Tom Conaghan

‘Let Go of Your Mother Tongue’: An Interview with Vanessa Onwuemezi

Is it possible to describe your creative process as you write such innovative stories?   

Now I’m a more practised writer, it tends to work as: I know what feeling I have for a story, and I know where this story begins and ends. Usually if I don’t know where it ends it won’t work out – I need to know the direction I’m writing towards.

But, the middle part of all my stories end up going off on a tangent. Stories never match where I think they will go. You just have to let go of that. Then, when I let go, things just tend to happen; I write things I didn’t think I could. 

When things come out you didn’t know were possible, what lights are you following? What criteria do you use to accept or reject ideas?

I think that there is definitely an intuitive guide that says yes or no. I found ‘Bad Neighbourhood’ [the title story from the new collection] very difficult to write, to get the right tone. There wasn’t necessarily a decision process that said to me these sentences are wrong, but when I read them through, I stumbled over them: there was something that didn’t flow.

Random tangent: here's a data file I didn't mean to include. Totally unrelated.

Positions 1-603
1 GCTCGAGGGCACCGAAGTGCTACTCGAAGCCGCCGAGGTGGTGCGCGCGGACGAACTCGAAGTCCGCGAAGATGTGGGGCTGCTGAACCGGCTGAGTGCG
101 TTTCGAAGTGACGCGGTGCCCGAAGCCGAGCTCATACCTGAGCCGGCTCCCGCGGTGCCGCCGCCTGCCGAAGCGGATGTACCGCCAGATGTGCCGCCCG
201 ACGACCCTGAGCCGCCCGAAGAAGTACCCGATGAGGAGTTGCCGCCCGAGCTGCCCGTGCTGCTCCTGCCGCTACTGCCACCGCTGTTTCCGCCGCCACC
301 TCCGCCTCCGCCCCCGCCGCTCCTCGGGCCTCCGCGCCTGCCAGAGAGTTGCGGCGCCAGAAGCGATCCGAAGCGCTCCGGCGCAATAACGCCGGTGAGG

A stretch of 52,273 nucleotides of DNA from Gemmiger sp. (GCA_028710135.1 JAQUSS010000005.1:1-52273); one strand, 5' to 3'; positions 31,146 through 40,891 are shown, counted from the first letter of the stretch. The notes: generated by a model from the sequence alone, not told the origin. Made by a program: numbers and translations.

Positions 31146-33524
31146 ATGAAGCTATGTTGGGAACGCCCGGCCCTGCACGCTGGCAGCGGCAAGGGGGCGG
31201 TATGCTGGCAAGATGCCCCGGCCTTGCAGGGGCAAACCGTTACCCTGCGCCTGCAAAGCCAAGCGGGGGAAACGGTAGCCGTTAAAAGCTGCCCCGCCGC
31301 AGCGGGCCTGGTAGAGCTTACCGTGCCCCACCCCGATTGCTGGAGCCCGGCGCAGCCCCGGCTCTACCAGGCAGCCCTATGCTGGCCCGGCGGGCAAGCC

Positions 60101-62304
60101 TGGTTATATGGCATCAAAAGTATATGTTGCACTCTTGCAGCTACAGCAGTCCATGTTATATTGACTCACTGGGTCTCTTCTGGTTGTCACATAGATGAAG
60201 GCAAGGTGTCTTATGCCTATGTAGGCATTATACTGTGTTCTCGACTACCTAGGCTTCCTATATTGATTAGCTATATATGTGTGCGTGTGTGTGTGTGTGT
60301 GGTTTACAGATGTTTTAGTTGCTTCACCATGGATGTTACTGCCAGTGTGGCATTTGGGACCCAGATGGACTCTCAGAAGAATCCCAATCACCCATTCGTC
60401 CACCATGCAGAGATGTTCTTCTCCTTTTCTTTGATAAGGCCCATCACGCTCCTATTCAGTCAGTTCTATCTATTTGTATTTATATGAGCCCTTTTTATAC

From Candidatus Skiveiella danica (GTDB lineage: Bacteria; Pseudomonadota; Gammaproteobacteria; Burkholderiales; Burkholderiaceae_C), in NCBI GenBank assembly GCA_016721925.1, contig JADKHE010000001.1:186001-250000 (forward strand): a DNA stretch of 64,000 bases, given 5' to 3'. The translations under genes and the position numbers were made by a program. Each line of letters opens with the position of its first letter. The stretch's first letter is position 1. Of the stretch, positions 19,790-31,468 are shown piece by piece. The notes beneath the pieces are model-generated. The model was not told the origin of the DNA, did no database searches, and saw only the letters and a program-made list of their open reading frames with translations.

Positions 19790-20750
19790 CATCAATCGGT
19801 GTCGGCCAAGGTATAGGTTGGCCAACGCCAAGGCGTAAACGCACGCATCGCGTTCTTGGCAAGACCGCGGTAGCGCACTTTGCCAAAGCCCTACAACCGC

It’s like if you’re listening to a melody you know well and then you hear it out of key. You know this is wrong even if you don’t necessarily know what the names of the notes are – you have to fiddle around with it until it hits the melody you want to hear. 

I found a poem that really helped me find the right tone. A poem by Christopher Okigbo, a Nigerian poet who died in the Biafran war. I copied it into my notebook and kept reading it over and used it to guide me to what I wanted. I often use other pieces of writing to help me strike the right balance.

You talk about the ‘right tone.’ Can you describe what makes your writing seem ‘right’ or ‘wrong’?

Rightness or wrongness depends on each story. All stories have their own internal tone; they tell you rhythmically what tone they need.

Once I’ve kicked off, I find the story seems to exist already, and I’m just trying to find it, like with a head torch, feeling around for it. I know when I hit upon it.

Does your writing go through different stages before it’s finished?

It takes me quite a long time to get to a first draft. Then I’ll ask my friends to feedback on it. I’m quite lucky that I have a group of friends who read each others’ work. Then I will do a few more drafts.

Another author who also writes very inventively is Irenosen Okojie. She talks about gaining permission to write so freely. Is this something that is an issue for you? Is there a sense of overcoming to be this innovative?

I read that interview – it reminds me of a quote from Gabriel Garcia Marquez who said on first reading Kafka’s ‘Metamorphosis’ that he didn’t know you were allowed to do that. I think we’ve all had those moments. Orlando by Virginia Woolf set off my literary imagination: I didn’t realise books could be like that. Before that point I didn’t have a handle on literature. And then afterwards, I went on to read authors like Kakfa and Cortàzar.